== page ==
And he, like Lalu, before him went from strength to strength and finally became the Prime Minister of India. A few days ago, Mamata Banerjee had even proposed his name for President. He would make for an excellent President given that the Indian President doesn’t really do anything, except what the government (in this case Sonia) wants him to.
If Pratibha Patil, who no one had ever heard of, could become the President of India, so can the much more loyal Manmohan. He fits all the parameters Sonia Gandhi is looking for in a President. But the trouble, of course, is she wants the same parameters in her Prime Minister as well. And he can’t be at two places at the same time. So Singh’s name as a presidential candidate has been rejected by the Congress party. It would have been a rather glorious end to an “illustrious” career.
The irony
However what is ironic is that a man, who once spearheaded the economic reform process in India, has now totally withdrawn himself from the same. In fact, at times one wonders whether it is even a priority with him and his government? Now that Pranab Mukherjee is leaving the finance ministry for Rashtrapati Bhawan, we will find out what Manmohan has in store.
There has hardly been any response from the UPA government to the recent low GDP growth rate number of 5.3 percent for the period between January and March 2012. Pranab Mukherjee has blamed the slow growth on the problems in Greece in particular and Europe in general. This is a typical Lalu response where the old adage “if you can’t convince them, confuse them” is at work. The problems of India are not because of problems in Greece or Europe, but because of the economic policies of the Manmohan Singh-led UPA government. (It’s not Greece: Cong policies responsible for rupee crash).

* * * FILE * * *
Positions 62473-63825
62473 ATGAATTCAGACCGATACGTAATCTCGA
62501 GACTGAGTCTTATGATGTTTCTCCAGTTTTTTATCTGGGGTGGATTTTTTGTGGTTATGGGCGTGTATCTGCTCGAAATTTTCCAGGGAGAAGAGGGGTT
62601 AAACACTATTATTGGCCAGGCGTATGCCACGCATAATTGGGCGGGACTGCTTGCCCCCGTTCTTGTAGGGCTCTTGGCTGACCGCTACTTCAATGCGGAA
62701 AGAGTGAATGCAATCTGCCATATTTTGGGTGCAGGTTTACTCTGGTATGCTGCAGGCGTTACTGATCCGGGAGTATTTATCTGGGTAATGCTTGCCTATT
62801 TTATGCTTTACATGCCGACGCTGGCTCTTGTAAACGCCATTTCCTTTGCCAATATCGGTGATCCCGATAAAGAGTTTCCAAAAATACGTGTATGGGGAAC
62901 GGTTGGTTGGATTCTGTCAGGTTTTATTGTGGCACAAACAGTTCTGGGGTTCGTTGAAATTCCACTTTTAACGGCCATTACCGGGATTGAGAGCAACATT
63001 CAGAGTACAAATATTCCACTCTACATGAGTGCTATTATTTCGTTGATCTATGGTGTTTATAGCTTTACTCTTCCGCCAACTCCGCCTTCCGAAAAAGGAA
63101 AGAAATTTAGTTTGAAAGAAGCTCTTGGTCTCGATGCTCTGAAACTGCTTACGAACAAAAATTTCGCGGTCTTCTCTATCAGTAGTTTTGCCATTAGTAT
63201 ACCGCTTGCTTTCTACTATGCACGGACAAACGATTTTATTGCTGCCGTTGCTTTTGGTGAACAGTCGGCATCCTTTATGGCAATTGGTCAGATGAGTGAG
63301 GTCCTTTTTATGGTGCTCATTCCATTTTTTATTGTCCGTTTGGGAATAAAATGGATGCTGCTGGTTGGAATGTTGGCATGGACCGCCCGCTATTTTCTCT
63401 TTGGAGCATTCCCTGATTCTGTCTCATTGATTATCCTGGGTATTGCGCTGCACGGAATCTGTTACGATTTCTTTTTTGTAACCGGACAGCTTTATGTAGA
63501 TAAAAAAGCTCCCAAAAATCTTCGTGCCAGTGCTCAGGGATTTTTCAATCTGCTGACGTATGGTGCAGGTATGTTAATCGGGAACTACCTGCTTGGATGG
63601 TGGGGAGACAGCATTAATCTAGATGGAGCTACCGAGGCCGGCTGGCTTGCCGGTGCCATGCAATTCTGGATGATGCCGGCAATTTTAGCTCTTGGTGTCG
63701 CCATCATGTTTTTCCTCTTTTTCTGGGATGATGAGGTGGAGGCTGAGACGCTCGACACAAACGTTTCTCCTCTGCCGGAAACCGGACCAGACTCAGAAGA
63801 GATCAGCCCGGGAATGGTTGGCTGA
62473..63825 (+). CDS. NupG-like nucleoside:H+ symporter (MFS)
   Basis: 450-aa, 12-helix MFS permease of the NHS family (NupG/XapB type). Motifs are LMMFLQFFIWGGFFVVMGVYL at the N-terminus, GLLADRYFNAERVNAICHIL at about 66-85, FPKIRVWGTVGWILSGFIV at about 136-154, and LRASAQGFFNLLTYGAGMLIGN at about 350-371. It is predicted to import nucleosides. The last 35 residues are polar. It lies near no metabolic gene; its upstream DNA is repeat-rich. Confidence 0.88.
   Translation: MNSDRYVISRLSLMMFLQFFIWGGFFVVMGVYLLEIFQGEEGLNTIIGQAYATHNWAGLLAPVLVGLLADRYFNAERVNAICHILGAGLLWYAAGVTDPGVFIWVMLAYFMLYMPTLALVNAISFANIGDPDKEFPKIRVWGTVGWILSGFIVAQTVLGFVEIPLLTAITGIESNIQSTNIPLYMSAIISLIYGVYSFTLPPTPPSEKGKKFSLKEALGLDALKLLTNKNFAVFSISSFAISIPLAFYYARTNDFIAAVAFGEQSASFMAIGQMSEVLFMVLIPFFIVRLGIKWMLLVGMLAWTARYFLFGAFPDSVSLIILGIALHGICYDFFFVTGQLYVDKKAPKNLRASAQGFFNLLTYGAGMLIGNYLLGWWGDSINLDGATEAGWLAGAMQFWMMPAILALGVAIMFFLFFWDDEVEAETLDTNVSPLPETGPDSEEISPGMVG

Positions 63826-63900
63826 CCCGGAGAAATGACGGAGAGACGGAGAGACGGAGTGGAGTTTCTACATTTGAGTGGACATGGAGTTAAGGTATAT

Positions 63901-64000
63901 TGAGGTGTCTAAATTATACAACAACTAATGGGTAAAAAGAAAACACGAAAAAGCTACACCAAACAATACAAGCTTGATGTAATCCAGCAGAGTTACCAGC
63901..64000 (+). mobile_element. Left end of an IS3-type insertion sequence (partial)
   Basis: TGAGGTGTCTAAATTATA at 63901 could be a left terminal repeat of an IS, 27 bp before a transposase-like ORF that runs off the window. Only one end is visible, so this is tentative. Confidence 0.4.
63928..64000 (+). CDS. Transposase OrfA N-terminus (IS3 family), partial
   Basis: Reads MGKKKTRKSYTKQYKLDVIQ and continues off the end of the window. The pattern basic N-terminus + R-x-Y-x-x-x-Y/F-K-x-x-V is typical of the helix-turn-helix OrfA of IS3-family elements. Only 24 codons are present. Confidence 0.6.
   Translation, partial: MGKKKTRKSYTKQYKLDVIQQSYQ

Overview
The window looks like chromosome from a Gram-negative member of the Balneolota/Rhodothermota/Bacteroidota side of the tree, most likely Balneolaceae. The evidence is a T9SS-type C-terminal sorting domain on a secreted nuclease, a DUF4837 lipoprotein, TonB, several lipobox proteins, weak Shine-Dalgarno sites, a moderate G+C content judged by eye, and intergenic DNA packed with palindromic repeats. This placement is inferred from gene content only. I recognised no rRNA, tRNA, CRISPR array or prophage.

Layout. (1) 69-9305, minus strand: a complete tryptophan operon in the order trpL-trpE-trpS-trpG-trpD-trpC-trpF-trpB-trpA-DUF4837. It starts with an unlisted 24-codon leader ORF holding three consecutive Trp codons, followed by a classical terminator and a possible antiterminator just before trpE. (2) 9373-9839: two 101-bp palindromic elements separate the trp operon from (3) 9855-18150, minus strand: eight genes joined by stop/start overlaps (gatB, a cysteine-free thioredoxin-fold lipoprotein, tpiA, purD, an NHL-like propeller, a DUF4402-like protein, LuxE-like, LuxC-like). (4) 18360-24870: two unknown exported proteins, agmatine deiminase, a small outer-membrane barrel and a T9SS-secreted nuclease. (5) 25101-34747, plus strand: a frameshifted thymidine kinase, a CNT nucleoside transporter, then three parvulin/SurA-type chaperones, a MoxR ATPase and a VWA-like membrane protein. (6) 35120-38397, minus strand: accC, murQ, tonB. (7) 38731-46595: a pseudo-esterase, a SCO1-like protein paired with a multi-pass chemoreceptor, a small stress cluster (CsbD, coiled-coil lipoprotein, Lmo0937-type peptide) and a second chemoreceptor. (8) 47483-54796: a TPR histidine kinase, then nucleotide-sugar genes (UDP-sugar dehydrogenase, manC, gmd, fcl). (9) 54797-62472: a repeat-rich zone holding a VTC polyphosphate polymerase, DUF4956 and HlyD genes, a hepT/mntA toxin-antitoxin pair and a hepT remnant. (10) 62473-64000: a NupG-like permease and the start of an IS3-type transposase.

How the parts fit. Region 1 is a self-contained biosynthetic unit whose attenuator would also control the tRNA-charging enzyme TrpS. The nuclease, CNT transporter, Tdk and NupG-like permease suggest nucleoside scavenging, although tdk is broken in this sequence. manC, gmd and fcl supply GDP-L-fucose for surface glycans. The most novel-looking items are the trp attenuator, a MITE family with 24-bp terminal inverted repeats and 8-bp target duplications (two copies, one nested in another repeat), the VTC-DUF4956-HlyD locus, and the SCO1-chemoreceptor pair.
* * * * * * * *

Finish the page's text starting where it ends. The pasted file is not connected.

As The Economist puts it, “India’s slowdown is due mainly to problems at home and has been looming for a while. The state is borrowing too much, crowding out private firms and keeping inflation high. It has not passed a big reform for years. Graft, confusion and red tape have infuriated domestic businesses and harmed investment. A high-handed view of foreign investors has made a big current-account deficit harder to finance, and the rupee has plunged.”
In fact, there is a state of total denial within the UPA that there are serious economic problems facing India. The spin-doctors of UPA are even working overtime to sell the country that famous song from 3 Idiots “All is Well“. On a recent TV show, Montek Singh Ahulwalia, the deputy chairman of the Planning Commission, kept insisting that a 7 percent economic growth rate was a given. As it turned out the GDP growth rate fell to 5.3 percent.
Economic development doesn’t matter
The way the UPA government has been working over the last few years, it is very easy to conclude that economic development of this country isn’t really top of the agenda. Like was the case with Lalu Yadav.
The solutions to the problems are simple and largely agreed upon by everyone who has an informed opinion on the issue. As The Economist puts it, “The remedies, agreed on not just by foreign investors and liberal newspapers but also by Manmohan Singh’s government are blindingly obvious. A combined budget deficit of nearly a tenth of GDP must be tamed, particularly by cutting wasteful fuel subsidies. India must reform tax and foreign-investment rules. It must speed up big industrial and infrastructure projects. It must confront corruption. None of these tasks is insurmountable. Most are supposedly government policy.”